Russia’s main focus for the next three years will be on funding its military to help it achieve victory in the Ukraine conflict, although the country’s authorities do not plan to renege on their social policy commitments, Finance Minister Anton Siluanov has said.
According to official figures, Moscow plans to spend 14.2 trillion rubles ($158 billion) on defense and national security in 2024.
In an interview with the Russian daily Izvestia on Thursday, Siluanov noted that the West’s unprecedented sanctions against Moscow over the Ukraine conflict have presented tough challenges for the Russian government. “But we already understand the situation, and know how to act,” he said, adding that despite this the country’s GDP is projected to grow 3.5% in 2023.
The minister said that the 2024-2026 budget plan, which was signed by President Vladimir Putin last month, prioritizes military spending.
“In the current conditions, the main task is to financially support the goals of the special military operation. We, together with the parliament, have described the three-year financial plan as a victory budget.”
Siluanov added that around 10-11% of the budget would be allocated to spurring economic growth, adding that while in relative terms these expenditures had decreased, in nominal terms this had not happened.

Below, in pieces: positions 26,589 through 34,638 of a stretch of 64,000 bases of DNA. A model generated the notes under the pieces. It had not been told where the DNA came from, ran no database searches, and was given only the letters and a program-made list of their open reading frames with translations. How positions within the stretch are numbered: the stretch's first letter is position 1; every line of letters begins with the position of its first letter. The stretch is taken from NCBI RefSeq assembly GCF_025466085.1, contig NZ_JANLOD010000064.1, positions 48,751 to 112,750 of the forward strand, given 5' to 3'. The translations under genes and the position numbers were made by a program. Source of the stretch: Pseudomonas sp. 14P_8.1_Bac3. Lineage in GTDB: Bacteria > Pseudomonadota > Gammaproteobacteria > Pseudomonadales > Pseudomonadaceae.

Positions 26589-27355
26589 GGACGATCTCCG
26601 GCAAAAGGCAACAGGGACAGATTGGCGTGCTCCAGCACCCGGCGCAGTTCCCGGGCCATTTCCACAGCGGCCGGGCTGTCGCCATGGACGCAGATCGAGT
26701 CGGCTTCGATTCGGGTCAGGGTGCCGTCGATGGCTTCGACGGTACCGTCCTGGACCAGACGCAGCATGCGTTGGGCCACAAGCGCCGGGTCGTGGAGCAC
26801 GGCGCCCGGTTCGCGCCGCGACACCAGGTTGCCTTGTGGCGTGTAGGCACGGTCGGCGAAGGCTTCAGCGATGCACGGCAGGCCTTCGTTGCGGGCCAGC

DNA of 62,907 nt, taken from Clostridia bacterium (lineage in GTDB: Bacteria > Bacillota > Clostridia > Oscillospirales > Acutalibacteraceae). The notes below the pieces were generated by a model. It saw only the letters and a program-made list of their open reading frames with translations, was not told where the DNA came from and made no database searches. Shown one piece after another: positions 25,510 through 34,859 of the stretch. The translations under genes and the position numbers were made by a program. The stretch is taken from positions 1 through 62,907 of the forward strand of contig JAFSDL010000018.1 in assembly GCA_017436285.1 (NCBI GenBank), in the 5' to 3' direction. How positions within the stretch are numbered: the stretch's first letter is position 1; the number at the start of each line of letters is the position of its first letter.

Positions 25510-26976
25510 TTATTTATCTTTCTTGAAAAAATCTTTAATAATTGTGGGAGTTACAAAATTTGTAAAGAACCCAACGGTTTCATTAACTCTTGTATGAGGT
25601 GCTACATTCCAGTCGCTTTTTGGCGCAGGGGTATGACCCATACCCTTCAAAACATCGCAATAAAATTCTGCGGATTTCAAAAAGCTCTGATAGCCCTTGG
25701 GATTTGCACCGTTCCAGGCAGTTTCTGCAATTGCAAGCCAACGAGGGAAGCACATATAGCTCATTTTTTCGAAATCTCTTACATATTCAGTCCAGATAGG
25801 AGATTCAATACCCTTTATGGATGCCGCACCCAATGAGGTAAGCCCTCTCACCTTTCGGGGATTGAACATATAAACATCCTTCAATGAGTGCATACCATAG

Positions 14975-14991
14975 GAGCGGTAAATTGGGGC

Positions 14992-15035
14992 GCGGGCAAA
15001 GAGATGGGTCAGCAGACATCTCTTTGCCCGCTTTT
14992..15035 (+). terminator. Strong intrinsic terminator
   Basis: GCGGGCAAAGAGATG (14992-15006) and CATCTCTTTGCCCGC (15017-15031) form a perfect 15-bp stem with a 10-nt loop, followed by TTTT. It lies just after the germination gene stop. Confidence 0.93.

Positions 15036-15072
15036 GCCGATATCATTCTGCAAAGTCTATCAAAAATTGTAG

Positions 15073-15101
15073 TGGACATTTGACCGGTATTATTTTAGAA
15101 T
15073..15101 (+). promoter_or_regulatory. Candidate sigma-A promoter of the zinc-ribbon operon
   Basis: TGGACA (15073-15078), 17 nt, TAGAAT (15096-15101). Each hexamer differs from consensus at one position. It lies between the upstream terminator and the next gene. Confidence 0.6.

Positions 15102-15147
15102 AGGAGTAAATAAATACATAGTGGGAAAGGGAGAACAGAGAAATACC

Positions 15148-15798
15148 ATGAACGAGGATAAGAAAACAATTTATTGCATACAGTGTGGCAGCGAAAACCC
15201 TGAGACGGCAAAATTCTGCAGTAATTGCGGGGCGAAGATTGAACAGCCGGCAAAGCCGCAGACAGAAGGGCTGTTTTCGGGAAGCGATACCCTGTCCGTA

“The well-being of citizens depends on economic growth. Despite all the restrictions, support for the economy is an extremely important part of the budget,” he stressed.
According to the Russian Finance Ministry, Moscow plans to allocate nearly 39% of the total budget to defense and security spending, around 10.8 trillion ($120 billion) and 3.4 trillion rubles ($38 billion), respectively. Following the first year, the national security budget is expected to decrease, although not drastically.
Meanwhile, according to the ministry’s data, Moscow plans to earmark around $86 billion for welfare spending in 2024, with the figure forecasted to remain at the same level in the following two years.
The budget will have a deficit; however, it is not expected to exceed 1% of the country’s GDP. Commenting on the issue, Siluanov described the gap as “controlled and non-critical,” adding that Moscow’s goal is to fulfill all its obligations to the population and oil the wheels of the economy rather than achieve a budget surplus.
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